Federal Labor this week commemorated a dubious anniversary – a decade of climate policy failure. And it pointed the finger of blame squarely at the Greens.
Labor claimed that had the Greens not voted against its Carbon Pollution Reduction Scheme (CPRS) in 2009, Australia’s carbon emissions would be more than 200 million tonnes lower and electricity would be more affordable.
Labor MP Pat Conroy said the Coalition and the Greens “bear a heavy responsibility for the fact that, a decade later, Australia still does not have an effective policy to tackle climate change by reducing emissions”.
But one moment in 2009 is not the root cause of ongoing parliamentary disagreement over climate action. And the Greens cannot be blamed for what came afterwards.
The main lesson from that time is that cynical parliamentary strategies and weak reforms from the major parties are at the heart of climate policy failure.
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To understand what played out in Parliament in 2009, it is useful to briefly refresh our memories on the couple of years that led up to it.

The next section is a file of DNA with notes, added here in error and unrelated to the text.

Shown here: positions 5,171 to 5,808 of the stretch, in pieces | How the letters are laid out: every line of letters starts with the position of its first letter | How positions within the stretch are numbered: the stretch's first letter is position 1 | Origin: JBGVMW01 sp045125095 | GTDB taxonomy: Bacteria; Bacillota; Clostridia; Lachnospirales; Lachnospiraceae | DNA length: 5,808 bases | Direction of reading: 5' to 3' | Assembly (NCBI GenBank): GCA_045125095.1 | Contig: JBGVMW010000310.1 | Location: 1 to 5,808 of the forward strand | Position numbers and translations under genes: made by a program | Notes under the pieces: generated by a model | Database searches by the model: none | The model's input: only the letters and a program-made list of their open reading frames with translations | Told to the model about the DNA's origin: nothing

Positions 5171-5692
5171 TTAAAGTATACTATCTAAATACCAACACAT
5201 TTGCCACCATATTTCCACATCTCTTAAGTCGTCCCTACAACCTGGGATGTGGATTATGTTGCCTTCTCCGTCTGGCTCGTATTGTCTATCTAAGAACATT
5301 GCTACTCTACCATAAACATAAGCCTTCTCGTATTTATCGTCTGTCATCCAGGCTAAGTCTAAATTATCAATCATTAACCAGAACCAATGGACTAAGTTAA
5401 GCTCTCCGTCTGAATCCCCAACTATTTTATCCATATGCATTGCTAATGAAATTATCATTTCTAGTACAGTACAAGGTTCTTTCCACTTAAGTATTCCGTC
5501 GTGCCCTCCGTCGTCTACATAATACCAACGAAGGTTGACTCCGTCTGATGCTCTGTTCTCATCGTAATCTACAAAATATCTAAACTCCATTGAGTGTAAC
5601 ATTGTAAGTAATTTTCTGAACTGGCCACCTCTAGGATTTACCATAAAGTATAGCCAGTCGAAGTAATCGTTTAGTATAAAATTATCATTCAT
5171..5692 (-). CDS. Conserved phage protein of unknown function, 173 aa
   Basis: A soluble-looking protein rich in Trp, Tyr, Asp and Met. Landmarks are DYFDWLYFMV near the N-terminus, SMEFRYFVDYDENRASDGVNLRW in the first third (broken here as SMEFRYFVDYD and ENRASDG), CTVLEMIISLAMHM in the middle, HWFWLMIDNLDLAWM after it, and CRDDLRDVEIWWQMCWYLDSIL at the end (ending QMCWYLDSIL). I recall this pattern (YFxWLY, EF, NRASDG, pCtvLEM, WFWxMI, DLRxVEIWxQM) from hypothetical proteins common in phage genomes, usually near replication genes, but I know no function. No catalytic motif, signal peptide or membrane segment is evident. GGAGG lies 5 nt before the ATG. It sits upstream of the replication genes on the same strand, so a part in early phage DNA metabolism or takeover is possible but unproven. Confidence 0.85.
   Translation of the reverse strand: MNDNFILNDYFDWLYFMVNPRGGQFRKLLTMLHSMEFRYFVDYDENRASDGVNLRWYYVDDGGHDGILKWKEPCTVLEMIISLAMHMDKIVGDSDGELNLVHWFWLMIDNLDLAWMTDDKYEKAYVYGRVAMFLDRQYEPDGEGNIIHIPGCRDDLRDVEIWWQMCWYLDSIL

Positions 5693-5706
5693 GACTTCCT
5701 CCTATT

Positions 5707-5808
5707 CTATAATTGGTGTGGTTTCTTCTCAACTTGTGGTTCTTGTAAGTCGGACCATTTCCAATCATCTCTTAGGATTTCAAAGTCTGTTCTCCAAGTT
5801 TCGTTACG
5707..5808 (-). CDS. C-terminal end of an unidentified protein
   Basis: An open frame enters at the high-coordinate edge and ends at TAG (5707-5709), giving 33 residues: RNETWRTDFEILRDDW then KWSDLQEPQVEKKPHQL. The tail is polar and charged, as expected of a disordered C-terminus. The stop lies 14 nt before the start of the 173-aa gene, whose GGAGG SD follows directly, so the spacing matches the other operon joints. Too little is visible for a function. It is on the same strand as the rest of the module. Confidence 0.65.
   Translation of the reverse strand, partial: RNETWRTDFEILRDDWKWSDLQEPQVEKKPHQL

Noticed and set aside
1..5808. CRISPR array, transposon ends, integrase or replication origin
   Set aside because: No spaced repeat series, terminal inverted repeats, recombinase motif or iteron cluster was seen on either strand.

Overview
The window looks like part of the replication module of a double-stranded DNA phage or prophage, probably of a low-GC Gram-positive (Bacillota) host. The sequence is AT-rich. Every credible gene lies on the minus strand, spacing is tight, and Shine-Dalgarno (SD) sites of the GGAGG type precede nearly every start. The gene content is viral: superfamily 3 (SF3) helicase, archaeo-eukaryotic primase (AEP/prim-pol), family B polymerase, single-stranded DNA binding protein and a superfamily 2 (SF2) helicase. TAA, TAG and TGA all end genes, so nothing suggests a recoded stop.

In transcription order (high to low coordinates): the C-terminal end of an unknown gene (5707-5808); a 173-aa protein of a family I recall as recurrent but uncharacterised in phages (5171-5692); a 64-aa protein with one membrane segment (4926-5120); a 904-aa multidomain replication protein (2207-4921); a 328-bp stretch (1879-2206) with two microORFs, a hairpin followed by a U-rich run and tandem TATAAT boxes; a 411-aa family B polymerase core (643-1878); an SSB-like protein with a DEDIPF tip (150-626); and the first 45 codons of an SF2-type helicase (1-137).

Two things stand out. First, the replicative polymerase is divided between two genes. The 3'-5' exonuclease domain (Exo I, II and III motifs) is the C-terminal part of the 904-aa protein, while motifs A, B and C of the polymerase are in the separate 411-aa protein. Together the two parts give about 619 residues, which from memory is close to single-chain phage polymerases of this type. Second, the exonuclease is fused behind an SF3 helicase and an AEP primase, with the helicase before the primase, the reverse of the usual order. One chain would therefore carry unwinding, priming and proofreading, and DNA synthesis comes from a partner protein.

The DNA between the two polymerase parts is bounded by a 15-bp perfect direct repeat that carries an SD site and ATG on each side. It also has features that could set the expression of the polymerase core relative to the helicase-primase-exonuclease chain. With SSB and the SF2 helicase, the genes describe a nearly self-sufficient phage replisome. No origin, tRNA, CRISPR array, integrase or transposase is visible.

Labor’s proposed CPRS followed then Prime Minister Kevin Rudd’s famous call to act on the “great moral challenge” of climate change. The policy was a “cap and trade” emissions trading scheme (ETS) which in theory would have limited greenhouse gas pollution from industry.
Public concern about climate change at the time had peaked and Labor won the 2007 election partly on the strength of its climate policies.
The CPRS legislation followed the Garnaut Climate Change Review. Ross Garnaut, a prominent economist, proposed emissions targets that environmentalists considered inadequate. Meanwhile industry, which would have incurred costs under the scheme, was unhappy with the limited compensation proposed.